Das, N.C.; Bhattacharyya, D.; Thakur, S.

    1998-06-01

    Different single layers and multilayer coatings deposited by e-beam evaporation and r.f. sputtering techniques have been characterised by the Phase Modulated Spectroscopic Ellipsometer, installed recently in the Spectroscopy Division, B.A.R.C. The Phase Modulated technique provides a faster and more accurate data acquisition process than the conventional ellipsometry. Measurements have been done on single layers of Cu, Si and ZrO 2 films and on multilayer thin films devices e.g., high reflectivity mirror, beam combiner, beam splitter, narrow band filter etc. consisting of several bilayers of TiO 2 /SiO 2 . The measured Ellipsometry spectra is then fitted with a theoretical spectra generated assuming an appropriate model regarding the sample. The layer thickness and composition have been used as fitting parameters. The optical constants of the substrates have been supplied and a trial dispersion relation have been used for the layers. In case of inhomogeneous layers, trial compositions have been given for the individual components for each layer. The roughness of the layers has been taken into account by assuming the film to be an inhomogeneous mixture of material and voids. The fittings have been done objectively by minimising the squared difference (χ 2 ) between the measured and calculated values of the ellipsometric parameters and thus accurate information have been derived regarding the thickness and optical constants (viz, the refractive index and extinction coefficient) of the different layers, the surface roughness and the inhomogeneities present in the layers. (author)

  15. Differences between the IPA Learning Outcomes Learning Module Part with Conventional Learning Class IV in SDN Jodipan Malang

    Directory of Open Access Journals (Sweden)

    Helda Kusuma Wardani

    2014-06-01

    Full Text Available Perbedaan Hasil Pembelajaran IPA antara Pembelajaran Modul Bagian dengan Pembelajaran Konvensional Kelas IV SD Abstract: The aim of this study was to test the effectiveness of learning science a significant difference between the learning modules with conventional learning class section IV in SDN Jodipan Malang and describe the realization of the effectiveness and appeal of learning on learning module and conventional learning section. This quasi-experimental research design was used pre- and post-test design or nonequivalent control group. Testing the hypothesis used t test using SPSS. Conclusions from the results of hypothesis testing is no significant difference between the effectiveness of learning modules with conventional learning section on the topic of the relationship between structure and function of plant roots after the implementation of learning. Minimal realization completeness criteria (KKM classroom learning module parts is very high. Scores posttes conventional learning classes showed no achievement of KKM. Realization appeal the high part of the learning modules according to the whole class learning module sample parts, and the appeal of high-graded conventional learning. KKM realization is directly proportional to the realization of part of the appeal of the learning module. Key Words: learning outcomes, the learning module parts, conventional learning Abstrak: Tujuan penelitian ini adalah menguji perbedaan signifikan keefektifan pembelajaran IPA antara pembelajaran modul bagian dengan pembelajaran konvensional kelas IV di SDN Jodipan Kota Malang dan mendeskripsikan realisasi keefektifan serta daya tarik pembelajaran pada pembelajaran modul bagian maupun pembelajaran konvensional. Penelitian eksperimen kuasi ini menggunakan rancangan pre- and post-test design atau nonequivalent control group design. Pengujian hipotesis digunakan uji t menggunakan SPSS. Simpulan dari hasil uji hipotesis adalah ada perbedaan signifikan antara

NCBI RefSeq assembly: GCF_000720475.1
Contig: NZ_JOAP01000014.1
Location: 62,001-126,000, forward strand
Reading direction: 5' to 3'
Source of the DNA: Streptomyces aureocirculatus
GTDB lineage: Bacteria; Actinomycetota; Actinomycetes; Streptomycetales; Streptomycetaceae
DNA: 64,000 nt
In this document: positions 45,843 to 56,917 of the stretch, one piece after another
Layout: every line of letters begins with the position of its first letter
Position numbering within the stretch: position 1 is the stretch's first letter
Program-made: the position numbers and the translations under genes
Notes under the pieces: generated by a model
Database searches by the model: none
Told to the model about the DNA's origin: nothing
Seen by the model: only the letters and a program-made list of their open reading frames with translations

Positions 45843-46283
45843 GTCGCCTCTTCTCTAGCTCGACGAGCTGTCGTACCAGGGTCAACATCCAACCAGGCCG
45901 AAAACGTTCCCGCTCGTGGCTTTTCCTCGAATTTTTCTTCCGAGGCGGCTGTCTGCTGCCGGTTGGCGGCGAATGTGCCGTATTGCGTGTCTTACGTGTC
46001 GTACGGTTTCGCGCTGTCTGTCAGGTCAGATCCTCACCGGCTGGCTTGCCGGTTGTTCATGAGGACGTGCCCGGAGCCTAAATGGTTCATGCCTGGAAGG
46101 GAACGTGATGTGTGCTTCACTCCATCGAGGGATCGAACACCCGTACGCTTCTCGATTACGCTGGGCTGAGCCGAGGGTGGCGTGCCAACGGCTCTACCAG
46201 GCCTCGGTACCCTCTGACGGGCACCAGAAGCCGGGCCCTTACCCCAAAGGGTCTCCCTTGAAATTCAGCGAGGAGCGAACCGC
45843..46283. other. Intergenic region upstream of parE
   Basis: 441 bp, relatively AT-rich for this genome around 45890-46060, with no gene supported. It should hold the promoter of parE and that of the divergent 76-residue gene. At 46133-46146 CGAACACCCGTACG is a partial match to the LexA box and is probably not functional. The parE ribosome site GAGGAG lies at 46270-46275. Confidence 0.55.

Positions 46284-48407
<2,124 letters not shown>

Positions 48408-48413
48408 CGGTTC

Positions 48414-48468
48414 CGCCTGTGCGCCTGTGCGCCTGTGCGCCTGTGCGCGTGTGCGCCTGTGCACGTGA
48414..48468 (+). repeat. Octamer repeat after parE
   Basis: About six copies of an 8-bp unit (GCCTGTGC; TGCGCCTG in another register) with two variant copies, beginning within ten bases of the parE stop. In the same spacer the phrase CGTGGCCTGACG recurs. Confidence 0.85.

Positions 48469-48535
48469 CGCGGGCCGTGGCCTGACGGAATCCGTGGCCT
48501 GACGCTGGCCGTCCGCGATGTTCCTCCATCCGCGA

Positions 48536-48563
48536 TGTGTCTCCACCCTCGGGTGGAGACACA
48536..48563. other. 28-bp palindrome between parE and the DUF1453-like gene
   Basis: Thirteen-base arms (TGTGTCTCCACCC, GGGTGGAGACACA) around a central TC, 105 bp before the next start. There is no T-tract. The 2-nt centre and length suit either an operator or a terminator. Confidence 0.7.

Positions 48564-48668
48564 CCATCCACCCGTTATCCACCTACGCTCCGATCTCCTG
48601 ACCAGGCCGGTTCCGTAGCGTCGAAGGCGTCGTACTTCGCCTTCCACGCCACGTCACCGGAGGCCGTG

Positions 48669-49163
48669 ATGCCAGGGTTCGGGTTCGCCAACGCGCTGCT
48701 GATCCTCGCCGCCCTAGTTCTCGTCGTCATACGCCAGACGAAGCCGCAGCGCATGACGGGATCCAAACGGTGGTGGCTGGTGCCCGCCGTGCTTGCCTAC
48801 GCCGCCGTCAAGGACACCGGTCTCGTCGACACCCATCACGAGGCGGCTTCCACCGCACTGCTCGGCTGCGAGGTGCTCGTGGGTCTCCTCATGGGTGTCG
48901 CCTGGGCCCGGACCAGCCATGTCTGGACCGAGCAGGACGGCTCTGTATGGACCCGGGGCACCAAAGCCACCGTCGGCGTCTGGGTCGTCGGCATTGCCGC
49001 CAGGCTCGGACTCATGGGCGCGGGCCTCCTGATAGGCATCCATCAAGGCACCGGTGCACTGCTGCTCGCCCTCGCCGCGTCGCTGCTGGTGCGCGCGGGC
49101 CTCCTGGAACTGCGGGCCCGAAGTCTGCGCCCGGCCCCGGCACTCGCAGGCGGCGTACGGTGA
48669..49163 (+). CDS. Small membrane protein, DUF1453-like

16. A simple finite-difference scheme for handling topography with the first-order wave equation

    Science.gov (United States)

    Mulder, W. A.; Huiskes, M. J.

    2017-07-01

    One approach to incorporate topography in seismic finite-difference codes is a local modification of the difference operators near the free surface. An earlier paper described an approach for modelling irregular boundaries in a constant-density acoustic finite-difference code, based on the second-order formulation of the wave equation that only involves the pressure. Here, a similar method is considered for the first-order formulation in terms of pressure and particle velocity, using a staggered finite-difference discretization both in space and in time. In one space dimension, the boundary conditions consist in imposing antisymmetry for the pressure and symmetry for particle velocity components. For the pressure, this means that the solution values as well as all even derivatives up to a certain order are zero on the boundary. For the particle velocity, all odd derivatives are zero. In 2D, the 1-D assumption is used along each coordinate direction, with antisymmetry for the pressure along the coordinate and symmetry for the particle velocity component parallel to that coordinate direction. Since the symmetry or antisymmetry should hold along the direction normal to the boundary rather than along the coordinate directions, this generates an additional numerical error on top of the time stepping errors and the errors due to the interior spatial discretization. Numerical experiments in 2D and 3D nevertheless produce acceptable results.

  17. EEG Oscillations Are Modulated in Different Behavior-Related Networks during Rhythmic Finger Movements.